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Micromax grows up fast in India

September 26, 2011 10:17 IST

Micromax was best known so far as the handset vendor which forced Nokia and Samsung to review their strategies for the entry-level market in India.Earlier this month, the company became the 12th largest handset manufacturer in the world, with one per cent share globally.

Micromax, according to a Strategy Analytics report, is now larger than global Japanese handset makers like Sharp and NEC.

It has even moved ahead of Lenovo and is closing the gap with Sony Ericsson globally. Strategy Analytics tracks the world's 30 largest handset vendors on a quarterly basis.

That's great going for a company which made its international foray only last year and is now present in Philippines, Denmark, Bangladesh, Sri Lanka, UAE, Hong Kong, Nepal and Brazil.

Micromax also topped the micro vendor rankings, shipping four million handsets worldwide in the second quarter of 2011.

As per the Strategic Analytics report, the company cornered 8 per cent share in its home market India, ranking the brand just behind Nokia and Samsung in terms of volumes. Micromax grew 48 per cent annually.

Rahul Sharma, executive director, Micromax, says the company sells an average 1.5 million phones per month in most of the countries it operates in.

So what explains the success in a crowded marketplace?  "Innovation and customisation", is the rather predictable answer from Sharma.

But the response from the market has been phenomenal indeed, an indicator that Sharma is indeed walking the talk.

The stores in Brazil, for example, ran out of Bling stocks within days of launch and it was enough proof of the fact that we had done our homework well about Brazilian users looking for style in their handsets," says Sharma.

What essentially worked for the Brazilian market was Micromax Q55's (Bling) design differentiation that uses Swarovski Zirconia crystals as buttons, packs in Yamaha sound, FM radio, and comes with pre-built social networking features.

The company reportedly invested around $12.5 million in the Brazilian market and has launched three new phones that sport features like dual SIM, multimedia and marathon battery to appeal to the youth market.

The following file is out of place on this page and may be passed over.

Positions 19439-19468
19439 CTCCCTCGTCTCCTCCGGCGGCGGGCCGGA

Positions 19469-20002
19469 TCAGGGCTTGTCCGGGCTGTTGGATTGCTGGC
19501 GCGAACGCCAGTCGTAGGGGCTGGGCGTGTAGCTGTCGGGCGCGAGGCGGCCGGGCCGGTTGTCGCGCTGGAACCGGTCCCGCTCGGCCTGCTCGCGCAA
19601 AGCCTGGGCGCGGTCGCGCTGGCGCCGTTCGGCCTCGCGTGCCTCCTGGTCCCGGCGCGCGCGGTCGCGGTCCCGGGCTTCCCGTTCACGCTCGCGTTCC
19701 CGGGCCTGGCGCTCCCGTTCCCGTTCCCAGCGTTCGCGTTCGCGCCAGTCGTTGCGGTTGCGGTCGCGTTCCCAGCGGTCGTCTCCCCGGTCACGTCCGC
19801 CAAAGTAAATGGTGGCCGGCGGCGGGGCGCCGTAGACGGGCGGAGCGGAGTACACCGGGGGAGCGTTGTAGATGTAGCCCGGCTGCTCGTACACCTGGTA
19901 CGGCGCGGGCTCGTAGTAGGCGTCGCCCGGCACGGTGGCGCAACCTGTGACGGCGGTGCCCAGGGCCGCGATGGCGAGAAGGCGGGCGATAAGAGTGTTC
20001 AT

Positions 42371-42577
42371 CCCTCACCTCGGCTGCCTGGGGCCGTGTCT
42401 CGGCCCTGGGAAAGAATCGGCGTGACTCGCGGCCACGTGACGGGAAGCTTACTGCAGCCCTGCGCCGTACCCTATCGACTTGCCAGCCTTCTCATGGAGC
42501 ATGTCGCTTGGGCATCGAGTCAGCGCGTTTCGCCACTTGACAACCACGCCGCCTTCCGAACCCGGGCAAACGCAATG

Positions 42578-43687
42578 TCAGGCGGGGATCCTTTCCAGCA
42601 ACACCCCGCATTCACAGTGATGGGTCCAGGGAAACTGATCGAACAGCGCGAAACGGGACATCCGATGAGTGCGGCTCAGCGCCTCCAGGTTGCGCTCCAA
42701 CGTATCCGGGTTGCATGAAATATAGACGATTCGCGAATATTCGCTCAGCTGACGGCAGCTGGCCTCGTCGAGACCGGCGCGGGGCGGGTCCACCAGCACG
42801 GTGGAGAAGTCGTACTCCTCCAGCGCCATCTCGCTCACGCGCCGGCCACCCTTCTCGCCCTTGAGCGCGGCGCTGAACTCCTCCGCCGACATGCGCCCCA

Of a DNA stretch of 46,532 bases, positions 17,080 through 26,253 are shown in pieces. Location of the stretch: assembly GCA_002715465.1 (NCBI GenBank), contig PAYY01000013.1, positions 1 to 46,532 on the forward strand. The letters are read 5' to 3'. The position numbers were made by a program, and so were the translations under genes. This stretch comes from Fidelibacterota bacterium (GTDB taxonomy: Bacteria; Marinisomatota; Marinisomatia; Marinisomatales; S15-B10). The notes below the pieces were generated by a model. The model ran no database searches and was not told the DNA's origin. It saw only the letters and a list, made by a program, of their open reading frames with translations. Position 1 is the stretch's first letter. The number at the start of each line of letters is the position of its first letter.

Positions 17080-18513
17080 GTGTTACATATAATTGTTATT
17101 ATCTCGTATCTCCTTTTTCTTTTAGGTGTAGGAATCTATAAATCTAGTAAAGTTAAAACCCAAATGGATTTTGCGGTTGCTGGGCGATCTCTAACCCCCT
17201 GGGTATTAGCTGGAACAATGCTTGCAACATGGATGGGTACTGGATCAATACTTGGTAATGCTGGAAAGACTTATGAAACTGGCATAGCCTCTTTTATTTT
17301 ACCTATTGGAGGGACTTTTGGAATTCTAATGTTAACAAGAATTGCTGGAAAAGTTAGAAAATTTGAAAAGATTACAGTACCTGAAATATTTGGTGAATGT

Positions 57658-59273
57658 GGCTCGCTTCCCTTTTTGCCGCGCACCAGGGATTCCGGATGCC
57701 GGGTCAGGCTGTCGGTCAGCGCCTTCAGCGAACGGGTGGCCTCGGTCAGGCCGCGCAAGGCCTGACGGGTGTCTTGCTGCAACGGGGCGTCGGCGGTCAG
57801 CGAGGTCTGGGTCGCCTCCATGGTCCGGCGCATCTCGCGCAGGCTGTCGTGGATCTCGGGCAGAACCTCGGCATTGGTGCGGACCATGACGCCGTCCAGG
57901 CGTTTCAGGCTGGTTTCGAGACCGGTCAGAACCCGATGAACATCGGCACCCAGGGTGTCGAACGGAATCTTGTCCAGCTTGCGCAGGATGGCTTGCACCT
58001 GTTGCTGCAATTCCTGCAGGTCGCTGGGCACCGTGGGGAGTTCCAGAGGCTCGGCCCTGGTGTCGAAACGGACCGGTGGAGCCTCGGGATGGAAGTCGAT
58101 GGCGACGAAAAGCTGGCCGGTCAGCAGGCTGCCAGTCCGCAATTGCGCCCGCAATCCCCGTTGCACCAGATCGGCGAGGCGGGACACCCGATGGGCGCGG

Micromax's USP in the rural market in India has been a 30-day battery back-up phone, a feature that was unheard of in the country.

But it had an instant connect with people in rural areas where power supply is erratic.

The company is relying on the same trick – of giving users that one feature they want in the handset – to work its magic in international markets.

In Bangladesh, Micromax went after fishermen – who have turned out to be the biggest handset users.

"We had to micro-target these users and came up with waterproof handsets (essentially handsets which have a water-resistant cover that protects the screen and the battery). Pricing them at sub-Rs 2,000 made the product immensely successful," says Sharma.

Further, a consumer preference research in Bangladesh told the company that buyers wanted call recording features.

"The recording function was used to record local market prices, commodities' prices and day-to-day business dealings by local traders. We brought that feature into our phone," Sharma adds.

Besides, the company is also carefully establishing its brand via local marketing campaigns, pre-built local dialects on handsets that can take the brand closer to locals.

With 20 per cent of its revenues now coming from international markets, Prateek Seal, head (Marketing), Micromax has an important task of creating the go-to-market route for the company as it launches the brand in newer geographies like Africa, later this year.

Africa, Seal says, is quite similar to what the Indian mobile market was a few years ago. "Mobile penetration is at about 50 per cent, with customer growth at around 15 per cent. Users are looking for affordable smartphones that will connect them to the internet. We will approach the market accordingly," he adds.

Seal maintains that the company does not like to associate itself with tags like "cheap" phones. "In every country that we are, we have given target users devices that best serve their needs. That's innovation and not doing things cheaply," he argues. Micromax has put together a sales team in Nigeria, Africa's largest telecom market.

Sharma is confident that by the year-end, the company would have 60-70 handsets in its portfolio.

The company has readied dedicated entertainment apps (mobile applications) that will run on its smartphones and will also launch an app storefront that will enable users to download content to their handsets.

Developed by Micromax research labs, the MyApps feature would soon be pre-built into the handsets.

Priyanka Joshi in Mumbai